The World Trade Organization in the New Global Economy

The World Trade Organization in the New Global Economy

Trade and Investment Issues in the New Millennium Round

New Horizons in International Business series

Edited by Alan M. Rugman and Gavin Boyd

Despite the disruption of the multilateral trade talks at Seattle in December 1999, the work of the World Trade Organization (WTO) continues. The trade and investment issues that have been outstanding since the Seattle events are explored in this far reaching book. The distinguished contributors combine several analytical approaches for a comprehensive assessment of the trends, problems and opportunities demanding attention in international trade negotiations.

Chapter 7: The EU in the WTO

Robin H. Pedler

Subjects: business and management, international business, economics and finance, international economics

Extract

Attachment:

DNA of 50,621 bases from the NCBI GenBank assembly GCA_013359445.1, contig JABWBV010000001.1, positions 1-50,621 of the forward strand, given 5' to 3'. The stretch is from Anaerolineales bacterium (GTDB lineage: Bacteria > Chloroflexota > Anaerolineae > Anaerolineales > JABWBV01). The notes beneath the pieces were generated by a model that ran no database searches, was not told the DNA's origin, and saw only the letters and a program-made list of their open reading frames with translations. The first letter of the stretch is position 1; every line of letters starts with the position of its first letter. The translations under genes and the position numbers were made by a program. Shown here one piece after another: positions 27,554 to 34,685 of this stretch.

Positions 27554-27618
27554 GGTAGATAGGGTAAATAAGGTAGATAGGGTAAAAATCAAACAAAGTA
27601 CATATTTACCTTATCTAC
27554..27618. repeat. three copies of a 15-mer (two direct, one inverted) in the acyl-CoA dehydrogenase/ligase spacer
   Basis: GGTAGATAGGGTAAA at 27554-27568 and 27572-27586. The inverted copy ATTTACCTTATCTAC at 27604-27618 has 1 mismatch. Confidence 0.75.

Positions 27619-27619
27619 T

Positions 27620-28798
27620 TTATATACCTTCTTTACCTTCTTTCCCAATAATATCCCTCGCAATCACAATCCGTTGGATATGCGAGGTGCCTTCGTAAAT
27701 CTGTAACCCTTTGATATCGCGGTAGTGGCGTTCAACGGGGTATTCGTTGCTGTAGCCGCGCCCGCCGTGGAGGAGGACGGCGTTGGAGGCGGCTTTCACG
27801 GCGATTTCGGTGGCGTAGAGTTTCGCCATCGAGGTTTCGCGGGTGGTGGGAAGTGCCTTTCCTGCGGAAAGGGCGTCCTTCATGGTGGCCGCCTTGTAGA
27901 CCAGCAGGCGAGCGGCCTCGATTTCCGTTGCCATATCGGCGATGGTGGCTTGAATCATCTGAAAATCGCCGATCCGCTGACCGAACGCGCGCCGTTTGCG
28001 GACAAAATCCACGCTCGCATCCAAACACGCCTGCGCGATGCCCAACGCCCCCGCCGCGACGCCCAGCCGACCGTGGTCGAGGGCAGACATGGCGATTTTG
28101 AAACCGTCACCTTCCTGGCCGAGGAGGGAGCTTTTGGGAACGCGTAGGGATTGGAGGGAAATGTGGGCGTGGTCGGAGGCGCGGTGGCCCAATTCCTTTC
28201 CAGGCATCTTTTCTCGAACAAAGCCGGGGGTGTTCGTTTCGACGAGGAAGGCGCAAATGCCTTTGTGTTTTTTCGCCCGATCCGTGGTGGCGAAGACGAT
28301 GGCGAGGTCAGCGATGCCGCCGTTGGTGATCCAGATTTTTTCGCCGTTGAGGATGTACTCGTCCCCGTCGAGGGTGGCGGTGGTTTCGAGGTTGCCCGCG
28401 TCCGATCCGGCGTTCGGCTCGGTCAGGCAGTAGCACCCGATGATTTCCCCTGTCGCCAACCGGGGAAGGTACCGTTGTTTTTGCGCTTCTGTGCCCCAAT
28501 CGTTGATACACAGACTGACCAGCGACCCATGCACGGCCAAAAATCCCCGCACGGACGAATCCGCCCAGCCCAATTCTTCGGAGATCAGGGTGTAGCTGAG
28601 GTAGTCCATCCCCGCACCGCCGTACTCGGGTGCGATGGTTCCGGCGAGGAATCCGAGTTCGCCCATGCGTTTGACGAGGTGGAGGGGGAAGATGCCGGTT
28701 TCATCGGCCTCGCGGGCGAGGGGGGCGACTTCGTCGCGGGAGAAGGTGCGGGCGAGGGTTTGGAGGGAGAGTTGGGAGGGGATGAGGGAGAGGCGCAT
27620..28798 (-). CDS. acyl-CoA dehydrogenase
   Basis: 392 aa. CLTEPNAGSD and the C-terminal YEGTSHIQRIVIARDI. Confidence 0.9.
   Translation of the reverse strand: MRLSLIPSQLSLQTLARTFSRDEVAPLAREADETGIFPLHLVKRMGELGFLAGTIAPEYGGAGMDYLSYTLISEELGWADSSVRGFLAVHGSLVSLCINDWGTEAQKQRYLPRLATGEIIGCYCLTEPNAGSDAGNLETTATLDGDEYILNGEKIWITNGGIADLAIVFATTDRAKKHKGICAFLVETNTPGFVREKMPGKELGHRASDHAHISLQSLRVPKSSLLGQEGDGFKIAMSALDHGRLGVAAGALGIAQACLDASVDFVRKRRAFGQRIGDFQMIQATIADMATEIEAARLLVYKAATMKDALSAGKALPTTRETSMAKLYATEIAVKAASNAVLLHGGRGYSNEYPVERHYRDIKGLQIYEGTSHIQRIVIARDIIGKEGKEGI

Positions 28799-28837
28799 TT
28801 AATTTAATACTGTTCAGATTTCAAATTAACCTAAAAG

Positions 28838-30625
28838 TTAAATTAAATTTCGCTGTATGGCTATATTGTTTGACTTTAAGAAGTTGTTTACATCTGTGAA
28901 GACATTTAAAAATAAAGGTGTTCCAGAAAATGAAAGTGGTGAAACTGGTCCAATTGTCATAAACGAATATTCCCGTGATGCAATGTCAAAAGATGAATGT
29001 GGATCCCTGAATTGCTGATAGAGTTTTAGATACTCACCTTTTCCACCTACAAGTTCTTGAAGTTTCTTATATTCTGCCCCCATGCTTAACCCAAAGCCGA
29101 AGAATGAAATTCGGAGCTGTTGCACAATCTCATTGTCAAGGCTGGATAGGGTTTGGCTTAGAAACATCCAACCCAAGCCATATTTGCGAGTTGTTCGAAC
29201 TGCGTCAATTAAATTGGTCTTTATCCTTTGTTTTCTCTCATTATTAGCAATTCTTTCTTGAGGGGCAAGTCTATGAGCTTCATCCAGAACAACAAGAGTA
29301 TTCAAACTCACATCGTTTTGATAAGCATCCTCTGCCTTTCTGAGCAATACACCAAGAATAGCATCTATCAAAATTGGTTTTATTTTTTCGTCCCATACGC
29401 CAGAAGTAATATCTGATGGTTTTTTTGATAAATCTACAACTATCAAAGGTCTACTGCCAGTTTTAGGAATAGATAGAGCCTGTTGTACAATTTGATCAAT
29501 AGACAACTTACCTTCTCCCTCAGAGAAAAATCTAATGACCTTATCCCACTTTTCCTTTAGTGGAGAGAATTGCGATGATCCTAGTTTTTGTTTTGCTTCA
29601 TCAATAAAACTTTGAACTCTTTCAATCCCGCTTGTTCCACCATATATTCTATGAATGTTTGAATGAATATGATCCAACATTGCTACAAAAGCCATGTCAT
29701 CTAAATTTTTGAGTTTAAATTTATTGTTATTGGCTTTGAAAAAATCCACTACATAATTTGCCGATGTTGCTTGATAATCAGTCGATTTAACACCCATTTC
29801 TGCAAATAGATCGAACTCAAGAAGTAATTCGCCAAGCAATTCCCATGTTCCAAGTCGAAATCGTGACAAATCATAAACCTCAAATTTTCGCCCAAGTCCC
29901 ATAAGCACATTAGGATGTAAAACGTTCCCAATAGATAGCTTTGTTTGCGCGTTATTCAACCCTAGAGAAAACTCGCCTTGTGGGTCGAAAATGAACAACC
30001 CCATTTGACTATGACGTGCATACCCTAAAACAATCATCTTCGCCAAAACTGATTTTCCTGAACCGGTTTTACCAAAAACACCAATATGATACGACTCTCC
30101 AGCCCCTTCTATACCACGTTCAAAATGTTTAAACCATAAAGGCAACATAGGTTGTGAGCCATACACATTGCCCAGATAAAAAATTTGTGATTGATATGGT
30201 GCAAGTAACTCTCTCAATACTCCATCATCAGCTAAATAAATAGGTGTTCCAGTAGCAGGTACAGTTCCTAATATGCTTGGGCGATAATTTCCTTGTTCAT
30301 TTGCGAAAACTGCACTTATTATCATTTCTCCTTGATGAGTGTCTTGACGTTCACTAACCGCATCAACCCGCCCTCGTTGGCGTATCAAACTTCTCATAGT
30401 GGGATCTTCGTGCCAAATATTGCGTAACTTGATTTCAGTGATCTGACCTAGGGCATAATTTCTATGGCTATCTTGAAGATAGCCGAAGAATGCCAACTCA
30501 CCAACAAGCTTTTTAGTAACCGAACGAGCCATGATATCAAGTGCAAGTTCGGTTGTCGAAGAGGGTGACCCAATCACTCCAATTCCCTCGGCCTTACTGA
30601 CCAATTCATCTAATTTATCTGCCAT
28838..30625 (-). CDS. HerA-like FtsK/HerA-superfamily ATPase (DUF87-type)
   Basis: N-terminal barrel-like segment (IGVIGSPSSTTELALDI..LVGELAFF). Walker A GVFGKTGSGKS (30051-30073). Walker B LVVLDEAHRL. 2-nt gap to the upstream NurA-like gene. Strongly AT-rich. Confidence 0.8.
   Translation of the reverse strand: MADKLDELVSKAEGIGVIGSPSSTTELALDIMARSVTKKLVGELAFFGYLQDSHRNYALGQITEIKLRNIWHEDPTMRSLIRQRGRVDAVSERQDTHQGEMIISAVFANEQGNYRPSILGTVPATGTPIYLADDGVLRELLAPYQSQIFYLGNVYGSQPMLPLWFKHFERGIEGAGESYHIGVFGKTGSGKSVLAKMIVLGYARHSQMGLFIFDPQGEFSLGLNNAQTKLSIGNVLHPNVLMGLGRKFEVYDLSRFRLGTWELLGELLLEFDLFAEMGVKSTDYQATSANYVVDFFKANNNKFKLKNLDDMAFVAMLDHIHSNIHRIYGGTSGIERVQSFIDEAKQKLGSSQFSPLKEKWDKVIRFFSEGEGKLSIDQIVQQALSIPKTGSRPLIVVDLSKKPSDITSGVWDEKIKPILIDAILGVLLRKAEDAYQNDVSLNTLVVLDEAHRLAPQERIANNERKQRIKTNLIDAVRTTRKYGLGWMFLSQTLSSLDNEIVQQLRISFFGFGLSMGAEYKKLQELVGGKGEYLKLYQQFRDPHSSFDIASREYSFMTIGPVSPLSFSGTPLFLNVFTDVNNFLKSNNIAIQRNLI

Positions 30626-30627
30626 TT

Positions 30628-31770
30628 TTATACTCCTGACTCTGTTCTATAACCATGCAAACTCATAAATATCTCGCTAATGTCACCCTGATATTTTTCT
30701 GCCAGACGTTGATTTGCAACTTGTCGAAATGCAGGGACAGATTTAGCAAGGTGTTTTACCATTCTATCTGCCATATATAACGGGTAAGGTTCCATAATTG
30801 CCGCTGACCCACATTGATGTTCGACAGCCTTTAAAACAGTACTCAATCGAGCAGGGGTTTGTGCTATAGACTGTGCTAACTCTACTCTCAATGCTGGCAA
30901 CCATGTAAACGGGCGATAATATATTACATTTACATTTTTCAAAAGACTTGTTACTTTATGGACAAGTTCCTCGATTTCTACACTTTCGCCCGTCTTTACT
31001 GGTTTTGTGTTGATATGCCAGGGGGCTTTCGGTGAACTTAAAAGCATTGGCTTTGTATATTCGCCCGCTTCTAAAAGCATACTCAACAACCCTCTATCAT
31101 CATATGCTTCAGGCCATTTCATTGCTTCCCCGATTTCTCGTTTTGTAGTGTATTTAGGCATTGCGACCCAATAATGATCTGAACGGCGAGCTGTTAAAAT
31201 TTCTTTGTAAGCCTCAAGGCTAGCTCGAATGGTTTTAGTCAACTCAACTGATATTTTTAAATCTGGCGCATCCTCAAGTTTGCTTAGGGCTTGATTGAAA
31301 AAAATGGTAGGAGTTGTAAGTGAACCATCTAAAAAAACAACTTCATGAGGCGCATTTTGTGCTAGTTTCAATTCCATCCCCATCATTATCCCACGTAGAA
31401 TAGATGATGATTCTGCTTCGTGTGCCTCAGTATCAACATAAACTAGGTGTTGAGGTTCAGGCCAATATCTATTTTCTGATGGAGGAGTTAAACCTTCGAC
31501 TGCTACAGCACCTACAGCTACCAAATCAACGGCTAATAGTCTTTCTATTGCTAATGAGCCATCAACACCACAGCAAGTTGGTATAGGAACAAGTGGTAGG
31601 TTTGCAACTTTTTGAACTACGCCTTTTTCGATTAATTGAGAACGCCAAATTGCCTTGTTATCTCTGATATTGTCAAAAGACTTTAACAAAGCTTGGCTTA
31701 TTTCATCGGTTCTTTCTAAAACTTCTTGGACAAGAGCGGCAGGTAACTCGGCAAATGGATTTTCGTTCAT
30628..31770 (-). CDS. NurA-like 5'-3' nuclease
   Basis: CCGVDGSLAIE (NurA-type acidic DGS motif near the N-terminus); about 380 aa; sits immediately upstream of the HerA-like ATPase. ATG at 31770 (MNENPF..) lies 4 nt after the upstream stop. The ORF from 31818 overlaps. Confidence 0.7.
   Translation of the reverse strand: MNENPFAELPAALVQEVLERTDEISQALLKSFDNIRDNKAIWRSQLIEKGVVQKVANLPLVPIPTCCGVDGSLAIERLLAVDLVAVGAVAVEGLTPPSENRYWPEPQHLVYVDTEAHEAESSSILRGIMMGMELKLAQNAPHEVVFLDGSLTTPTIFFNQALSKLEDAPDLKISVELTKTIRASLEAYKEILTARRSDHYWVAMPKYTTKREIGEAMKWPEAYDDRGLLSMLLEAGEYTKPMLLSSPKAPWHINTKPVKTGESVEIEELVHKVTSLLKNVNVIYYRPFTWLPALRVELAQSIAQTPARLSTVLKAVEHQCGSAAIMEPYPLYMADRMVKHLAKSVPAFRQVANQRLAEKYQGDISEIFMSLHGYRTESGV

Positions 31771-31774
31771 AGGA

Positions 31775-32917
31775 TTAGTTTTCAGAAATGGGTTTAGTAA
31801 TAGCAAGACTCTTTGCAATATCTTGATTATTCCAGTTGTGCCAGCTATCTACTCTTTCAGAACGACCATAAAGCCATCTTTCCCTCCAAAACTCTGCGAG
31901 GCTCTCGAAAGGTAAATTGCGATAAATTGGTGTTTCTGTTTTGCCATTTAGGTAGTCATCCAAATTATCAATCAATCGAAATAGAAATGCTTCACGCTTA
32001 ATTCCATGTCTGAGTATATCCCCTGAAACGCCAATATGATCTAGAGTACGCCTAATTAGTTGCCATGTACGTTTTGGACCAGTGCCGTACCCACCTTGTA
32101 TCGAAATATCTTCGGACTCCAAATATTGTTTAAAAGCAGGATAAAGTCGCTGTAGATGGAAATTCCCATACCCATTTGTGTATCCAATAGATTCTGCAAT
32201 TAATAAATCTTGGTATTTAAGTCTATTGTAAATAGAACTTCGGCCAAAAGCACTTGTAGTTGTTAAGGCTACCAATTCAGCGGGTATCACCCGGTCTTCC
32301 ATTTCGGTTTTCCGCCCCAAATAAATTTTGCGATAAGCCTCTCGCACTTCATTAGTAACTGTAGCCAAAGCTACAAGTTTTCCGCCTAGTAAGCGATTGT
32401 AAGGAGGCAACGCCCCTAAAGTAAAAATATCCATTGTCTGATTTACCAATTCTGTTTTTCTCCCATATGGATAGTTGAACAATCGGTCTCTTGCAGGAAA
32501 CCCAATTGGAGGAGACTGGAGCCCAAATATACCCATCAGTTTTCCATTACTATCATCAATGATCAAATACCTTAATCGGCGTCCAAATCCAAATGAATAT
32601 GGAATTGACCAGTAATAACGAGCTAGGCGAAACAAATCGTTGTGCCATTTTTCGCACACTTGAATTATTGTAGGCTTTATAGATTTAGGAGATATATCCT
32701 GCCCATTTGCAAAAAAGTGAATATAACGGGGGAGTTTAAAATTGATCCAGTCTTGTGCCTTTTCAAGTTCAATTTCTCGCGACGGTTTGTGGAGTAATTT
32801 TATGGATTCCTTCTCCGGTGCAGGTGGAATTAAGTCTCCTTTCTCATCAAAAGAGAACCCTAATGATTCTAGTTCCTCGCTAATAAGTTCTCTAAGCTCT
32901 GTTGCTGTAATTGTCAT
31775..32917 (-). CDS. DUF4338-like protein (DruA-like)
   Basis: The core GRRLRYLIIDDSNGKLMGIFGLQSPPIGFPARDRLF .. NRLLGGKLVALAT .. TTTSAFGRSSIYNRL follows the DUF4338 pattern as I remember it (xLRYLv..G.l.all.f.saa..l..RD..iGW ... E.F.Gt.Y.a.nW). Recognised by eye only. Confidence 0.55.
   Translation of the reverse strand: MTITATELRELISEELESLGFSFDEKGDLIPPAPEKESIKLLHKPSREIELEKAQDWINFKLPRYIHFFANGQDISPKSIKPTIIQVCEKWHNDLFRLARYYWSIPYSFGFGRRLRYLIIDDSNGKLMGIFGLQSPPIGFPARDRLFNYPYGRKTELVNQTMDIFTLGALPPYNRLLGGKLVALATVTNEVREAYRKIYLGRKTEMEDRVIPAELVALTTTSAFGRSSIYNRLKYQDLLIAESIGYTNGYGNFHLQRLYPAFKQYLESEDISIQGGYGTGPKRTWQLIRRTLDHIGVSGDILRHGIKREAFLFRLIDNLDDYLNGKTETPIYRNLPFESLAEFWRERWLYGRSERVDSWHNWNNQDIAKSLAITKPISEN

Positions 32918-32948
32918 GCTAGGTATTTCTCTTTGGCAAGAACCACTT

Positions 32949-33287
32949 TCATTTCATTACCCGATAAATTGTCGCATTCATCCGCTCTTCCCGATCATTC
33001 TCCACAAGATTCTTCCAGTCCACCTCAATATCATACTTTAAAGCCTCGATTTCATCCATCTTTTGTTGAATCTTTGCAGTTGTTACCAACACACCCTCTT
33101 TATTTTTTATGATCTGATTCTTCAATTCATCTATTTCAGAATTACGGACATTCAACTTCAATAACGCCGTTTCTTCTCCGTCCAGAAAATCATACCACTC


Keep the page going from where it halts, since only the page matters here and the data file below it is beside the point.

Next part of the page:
Robin H. Pedler In the international political economy the European Union (EU), as a large single market with a system of collective management, is comparable with the USA, with which it has strong cultural affinities and substantial structural interdependencies. The Union is enlarging, through the absorption of new members in its immediate environment, and these are attracted by its opportunities as an extensive area in which the transaction costs and risks of foreign trade have been virtually eliminated. In multilateral trade negotiations under the World Trade Organization (WTO) the Union has strong bargaining capabilities, and since the late 1990s these have become more significant because of the decline of the Japanese economy. The Union has a common external commercial policy, shaped through interactions between member governments and between them and the European Commission. Most of these governments are coalitions (the UK is an exception) and in four of the largest member states – France, Germany, Italy and the UK – power is held by Socialist parties. Only in France, however, are there traditional ‘left’ policies that may fuel protectionism. In the other three countries the ruling parties define themselves as ‘centre-left’, committed to the ‘third way’. UK Premier Tony Blair allies himself on important issues with the right-wing premier of the next largest country, Jose Maria Aznar of Spain. Their alliance was a driving force behind the Lisbon summit of March 2000 at which the 15 member governments committed themselves to promote growth and employment through deregulation in goods...

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